CONSTRUCTION TRAFFIC: Northeast Bakersfield drivers are in for some delays Friday. Crews working on the interchange between Highway 178 and Morning Drive are putting up temporary traffic signals while the roadway is widened. This requires stringing power lines across 178 at Canteria Drive starting at 6 a.m. The work will continue until 4 p.m. with flaggers directing drivers through the construction zone. There could be delays of up to 10 minutes.

WHAT'S TRENDING ON BAKERSFIELD.COM

In case you missed it, here are the stories that are trending across bakersfield.com.

RAIL BOARD APPROVES BULLET TRAIN ROUTE FROM FRESNO TO BAKERSFIELD: Recently unveiled route changes for high-speed rail between Fresno and Bakersfield won approval Thursday by the project's governing board. The unanimous vote, which the board's chairman emphasized is not final, was supported by Shafter and Wasco farmers but opposed by Bakersfield representatives unhappy with the proposed alignment through downtown. The 520-mile route linking the San Francisco Bay Area and the Los Angeles area is expected to cost $68.5 billion and use trains traveling as fast as 220 mph. Read the full story here.

CARL COLE, SON CALEB, PLEAD GUILTY TO FRAUD: Carl Cole and his son Caleb Cole pleaded guilty as expected in federal court Thursday for their part in an alleged $30 million mortgage fraud ring in Bakersfield. Carl Cole, 66, pleaded guilty to conspiracy to commit mail fraud, wire fraud and bank fraud while 37-year-old Caleb Cole pleaded guilty to mail fraud, according to the U.S. Attorneys' Office. Carl Cole faces a maximum sentence of 30 years in prison and a $1 million fine. Carl and Caleb Cole are scheduled to be sentenced Feb. 18. Read the full story here.

DRIVER IN FATAL CRASH IDENTIFIED: The driver of a Mercedes that crashed in southwest Bakersfield early Wednesday, killing a passenger, has been identified as 23-year-old Cesar Duarte. Police said Thursday that Duarte suffered minor injuries in the crash and was taken to a hospital for treatment. 17-year-old Iman Badia Amin died when Duarte's Mercedes Benz rolled over on Harris Road about 150 yards west of Old River Road after striking a wall and a light pole. Police said Duarte was driving the car at more than 80 miles an hour. Read the full story here.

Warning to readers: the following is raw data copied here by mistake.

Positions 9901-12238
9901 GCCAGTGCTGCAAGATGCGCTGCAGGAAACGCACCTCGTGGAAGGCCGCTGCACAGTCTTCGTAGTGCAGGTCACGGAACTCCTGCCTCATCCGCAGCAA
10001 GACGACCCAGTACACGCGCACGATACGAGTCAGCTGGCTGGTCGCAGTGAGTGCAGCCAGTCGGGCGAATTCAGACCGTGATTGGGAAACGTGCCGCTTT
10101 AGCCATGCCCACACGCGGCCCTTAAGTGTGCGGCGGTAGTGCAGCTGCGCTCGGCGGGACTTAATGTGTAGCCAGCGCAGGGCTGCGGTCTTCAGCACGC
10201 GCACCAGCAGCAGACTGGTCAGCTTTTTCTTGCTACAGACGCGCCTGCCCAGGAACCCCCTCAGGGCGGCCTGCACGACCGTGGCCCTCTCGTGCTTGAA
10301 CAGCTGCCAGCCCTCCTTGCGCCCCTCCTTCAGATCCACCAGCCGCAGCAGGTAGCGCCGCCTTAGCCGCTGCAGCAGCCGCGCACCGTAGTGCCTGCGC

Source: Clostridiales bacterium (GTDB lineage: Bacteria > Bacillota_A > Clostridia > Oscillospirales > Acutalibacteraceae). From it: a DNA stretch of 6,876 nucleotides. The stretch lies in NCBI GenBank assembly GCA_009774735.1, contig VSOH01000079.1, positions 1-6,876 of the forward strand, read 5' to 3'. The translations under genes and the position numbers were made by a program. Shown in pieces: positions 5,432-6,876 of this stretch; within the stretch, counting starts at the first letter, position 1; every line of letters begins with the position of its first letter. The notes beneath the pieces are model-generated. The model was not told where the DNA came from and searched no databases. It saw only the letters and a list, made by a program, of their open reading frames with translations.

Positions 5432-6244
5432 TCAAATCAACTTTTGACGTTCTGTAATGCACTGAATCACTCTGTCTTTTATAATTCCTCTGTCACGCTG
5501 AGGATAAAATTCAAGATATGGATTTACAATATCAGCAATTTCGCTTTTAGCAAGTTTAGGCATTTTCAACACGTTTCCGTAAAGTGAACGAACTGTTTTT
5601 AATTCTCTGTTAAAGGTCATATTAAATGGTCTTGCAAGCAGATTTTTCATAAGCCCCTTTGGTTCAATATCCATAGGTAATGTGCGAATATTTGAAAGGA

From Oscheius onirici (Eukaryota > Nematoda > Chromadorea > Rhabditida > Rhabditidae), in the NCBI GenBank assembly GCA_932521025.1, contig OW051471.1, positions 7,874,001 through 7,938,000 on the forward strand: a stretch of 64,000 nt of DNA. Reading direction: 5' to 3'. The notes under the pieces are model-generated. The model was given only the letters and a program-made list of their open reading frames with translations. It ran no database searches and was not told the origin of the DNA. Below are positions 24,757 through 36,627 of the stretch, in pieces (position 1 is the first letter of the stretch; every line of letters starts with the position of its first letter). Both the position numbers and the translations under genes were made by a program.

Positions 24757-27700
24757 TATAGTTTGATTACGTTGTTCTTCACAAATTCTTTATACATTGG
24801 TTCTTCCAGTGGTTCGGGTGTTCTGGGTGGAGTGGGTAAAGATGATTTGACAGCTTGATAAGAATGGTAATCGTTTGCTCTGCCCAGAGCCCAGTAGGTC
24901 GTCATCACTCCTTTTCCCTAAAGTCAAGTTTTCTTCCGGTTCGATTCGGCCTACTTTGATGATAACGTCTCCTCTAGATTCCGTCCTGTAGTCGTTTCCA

BOMB THREAT CAUSES WALMART EVACUATION: A bomb threat caused the evacuation of the Walmart near Panama Lane, but police determined there were no explosive devices inside the store. Bakersfield police Sgt. Joe Grubbs said someone called the store at 2:07 p.m. and told an employee that a bomb had been left at a particular location in the store. Officers responded and it was determined within two hours that there was not a bomb inside. Read the full story here.

UFW ADMITS WOMEN WERE NOT 'HELD HOSTAGE,' 'LOCKED INSIDE': The United Farm Workers of America on Thursday walked back many of the inflammatory and downright inaccurate statements it made about how an immigration reform rally at Congressman Kevin McCarthy's Bakersfield office went down late Wednesday. The union sent out a news release Wednesday in part talking about "Bakersfield police intimidating and locking in more than a dozen of the activists inside McCarthy's office." When that description was challenged by The Californian Thursday -- because it so differed from what a newspaper photographer witnessed first-hand -- UFW Communications Director Maria Machuca changed the union's story. "Police were there, standing in front of the door, but the doors weren't really locked," Machuca said. "The police were polite and there was no confrontation between the police or the group." Read the full story here.